co-worker

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co·work·er

or co-work·er  (kō′wûr′kər)
n.
One who works with another; a fellow worker.

co-worker

n
a fellow worker; associate
ThesaurusAntonymsRelated WordsSynonymsLegend:
Noun1.co-worker - an associate that one works withco-worker - an associate that one works with  
associate - a person who joins with others in some activity or endeavor; "he had to consult his associate before continuing"
Translations

co-worker

[ˈkəʊˈwɜːkəʳ] Ncolaborador(a) m/f

co-worker

nKollege m, → Kollegin f
References in classic literature ?
The result in this instance was that before I had more than assimilated the gist of the word which had been brought to the fields, I was alone, watching my co-workers speeding villageward.
He is the peer of heaven and earth"; "A co-worker in Divine transformation".
His thoughts were of Jeanne Le Brocq, his co-worker at Bredin's, and a little cigar shop down Brixton way which he knew was in the market at a reasonable rate.
His grand-uncle Stephen had built the engines for the Savannah, the first American steamship to cross the Atlantic Ocean; and his cousin Alfred was the friend and co-worker of Morse, the inventor of the telegraph.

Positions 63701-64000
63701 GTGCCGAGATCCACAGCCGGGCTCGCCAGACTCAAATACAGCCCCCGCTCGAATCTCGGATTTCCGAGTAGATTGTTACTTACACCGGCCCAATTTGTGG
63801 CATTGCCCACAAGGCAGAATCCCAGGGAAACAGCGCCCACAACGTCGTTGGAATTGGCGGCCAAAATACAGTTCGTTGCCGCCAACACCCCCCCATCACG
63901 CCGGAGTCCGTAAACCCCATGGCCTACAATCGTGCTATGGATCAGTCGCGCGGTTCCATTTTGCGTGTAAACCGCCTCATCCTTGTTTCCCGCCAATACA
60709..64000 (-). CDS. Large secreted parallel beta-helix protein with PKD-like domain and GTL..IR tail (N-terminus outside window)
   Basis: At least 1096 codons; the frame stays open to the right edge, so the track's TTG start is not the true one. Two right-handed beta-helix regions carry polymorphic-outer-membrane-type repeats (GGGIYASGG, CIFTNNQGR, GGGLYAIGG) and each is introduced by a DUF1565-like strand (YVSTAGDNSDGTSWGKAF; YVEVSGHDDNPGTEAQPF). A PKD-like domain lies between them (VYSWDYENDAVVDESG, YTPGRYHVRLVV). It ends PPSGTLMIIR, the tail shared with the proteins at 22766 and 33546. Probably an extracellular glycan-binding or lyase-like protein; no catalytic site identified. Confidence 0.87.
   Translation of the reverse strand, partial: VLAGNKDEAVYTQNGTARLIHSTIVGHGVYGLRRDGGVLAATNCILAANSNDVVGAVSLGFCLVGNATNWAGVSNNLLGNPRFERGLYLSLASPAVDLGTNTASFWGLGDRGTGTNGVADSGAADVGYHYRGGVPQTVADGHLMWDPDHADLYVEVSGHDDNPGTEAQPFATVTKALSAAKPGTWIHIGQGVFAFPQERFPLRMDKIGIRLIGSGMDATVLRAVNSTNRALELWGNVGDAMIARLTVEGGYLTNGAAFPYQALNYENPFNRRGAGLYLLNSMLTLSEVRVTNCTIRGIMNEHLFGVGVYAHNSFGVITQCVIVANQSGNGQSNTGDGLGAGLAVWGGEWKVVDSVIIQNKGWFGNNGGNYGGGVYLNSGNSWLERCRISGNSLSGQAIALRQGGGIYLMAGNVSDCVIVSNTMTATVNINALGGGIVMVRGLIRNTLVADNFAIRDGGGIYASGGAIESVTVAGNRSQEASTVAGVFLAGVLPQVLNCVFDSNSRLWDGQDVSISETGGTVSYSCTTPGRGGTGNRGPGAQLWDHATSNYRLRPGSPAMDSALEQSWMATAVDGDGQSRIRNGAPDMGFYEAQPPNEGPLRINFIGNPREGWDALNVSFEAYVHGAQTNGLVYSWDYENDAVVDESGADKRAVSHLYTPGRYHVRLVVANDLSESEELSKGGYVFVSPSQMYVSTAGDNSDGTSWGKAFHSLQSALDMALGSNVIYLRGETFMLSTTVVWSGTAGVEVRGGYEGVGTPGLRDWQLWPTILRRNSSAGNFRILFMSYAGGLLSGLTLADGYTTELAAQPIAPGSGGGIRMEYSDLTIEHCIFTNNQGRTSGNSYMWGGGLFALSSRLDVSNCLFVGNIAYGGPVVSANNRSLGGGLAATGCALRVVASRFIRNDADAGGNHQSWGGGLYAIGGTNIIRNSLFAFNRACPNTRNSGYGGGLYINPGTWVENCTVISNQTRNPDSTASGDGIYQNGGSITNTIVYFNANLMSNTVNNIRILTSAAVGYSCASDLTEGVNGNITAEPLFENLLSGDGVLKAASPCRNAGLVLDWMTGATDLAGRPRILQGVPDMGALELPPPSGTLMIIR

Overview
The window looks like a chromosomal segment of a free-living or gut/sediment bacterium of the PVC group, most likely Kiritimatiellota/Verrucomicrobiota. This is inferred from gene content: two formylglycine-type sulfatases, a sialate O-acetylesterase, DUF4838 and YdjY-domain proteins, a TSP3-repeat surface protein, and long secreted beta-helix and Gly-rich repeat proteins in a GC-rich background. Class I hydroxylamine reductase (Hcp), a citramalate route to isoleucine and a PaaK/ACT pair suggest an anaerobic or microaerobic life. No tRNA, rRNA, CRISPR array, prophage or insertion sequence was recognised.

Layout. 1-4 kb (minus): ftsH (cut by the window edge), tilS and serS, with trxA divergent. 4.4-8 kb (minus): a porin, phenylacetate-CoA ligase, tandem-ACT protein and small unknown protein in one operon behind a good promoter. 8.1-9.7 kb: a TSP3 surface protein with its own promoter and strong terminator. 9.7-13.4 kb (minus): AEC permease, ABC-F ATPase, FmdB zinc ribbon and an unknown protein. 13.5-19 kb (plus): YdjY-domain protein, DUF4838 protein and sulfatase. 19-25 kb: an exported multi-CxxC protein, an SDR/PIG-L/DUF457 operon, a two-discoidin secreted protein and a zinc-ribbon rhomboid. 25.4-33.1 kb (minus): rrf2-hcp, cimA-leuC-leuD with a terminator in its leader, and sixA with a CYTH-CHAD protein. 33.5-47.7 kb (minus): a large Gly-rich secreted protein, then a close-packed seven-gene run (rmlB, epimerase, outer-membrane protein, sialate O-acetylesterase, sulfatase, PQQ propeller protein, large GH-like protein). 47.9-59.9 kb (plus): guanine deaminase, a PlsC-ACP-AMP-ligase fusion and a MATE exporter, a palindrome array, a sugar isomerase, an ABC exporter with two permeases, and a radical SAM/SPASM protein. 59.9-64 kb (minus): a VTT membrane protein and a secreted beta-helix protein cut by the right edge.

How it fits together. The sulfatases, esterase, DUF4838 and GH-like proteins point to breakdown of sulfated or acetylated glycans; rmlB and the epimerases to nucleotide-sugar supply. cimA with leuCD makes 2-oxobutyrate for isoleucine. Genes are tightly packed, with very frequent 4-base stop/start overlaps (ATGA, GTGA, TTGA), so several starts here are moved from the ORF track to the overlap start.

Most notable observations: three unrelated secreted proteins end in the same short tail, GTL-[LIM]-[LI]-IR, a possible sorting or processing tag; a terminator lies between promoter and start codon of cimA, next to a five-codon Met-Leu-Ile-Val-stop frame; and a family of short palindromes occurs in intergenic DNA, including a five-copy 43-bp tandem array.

By the end of the week, after the check was written, co-workers were still asking whether they could give money.
Among workers with more than 20 years' exposure, the cancer death rate increased to 87 percent above normal, according to Alfred Manz and his co-workers at the Center for Chemical Workers' Health in Hamburg.
Together, we aim to make Bright Horizons a special community of co-workers who share a common passion to make a difference in the lives of the children and families in our care.
PALMDALE - Co-workers and friends of a woman who died with her 8-year-old son in a Sierra Highway crash have set up a trust fund for the woman's 12-year-old daughter.
Davis and his co-workers mailed questionnaires to all 179 U.
There are the requisite wacky co-workers, so it's a workplace comedy, right?
In the July 26 NATURE, Jean-Marie Lehn of the Universite Louis Pasteur in Strasbourg, France, and co-workers describe how they coaxed molecular segments to self-assemble into double-helical molecules with DNA-like appendages.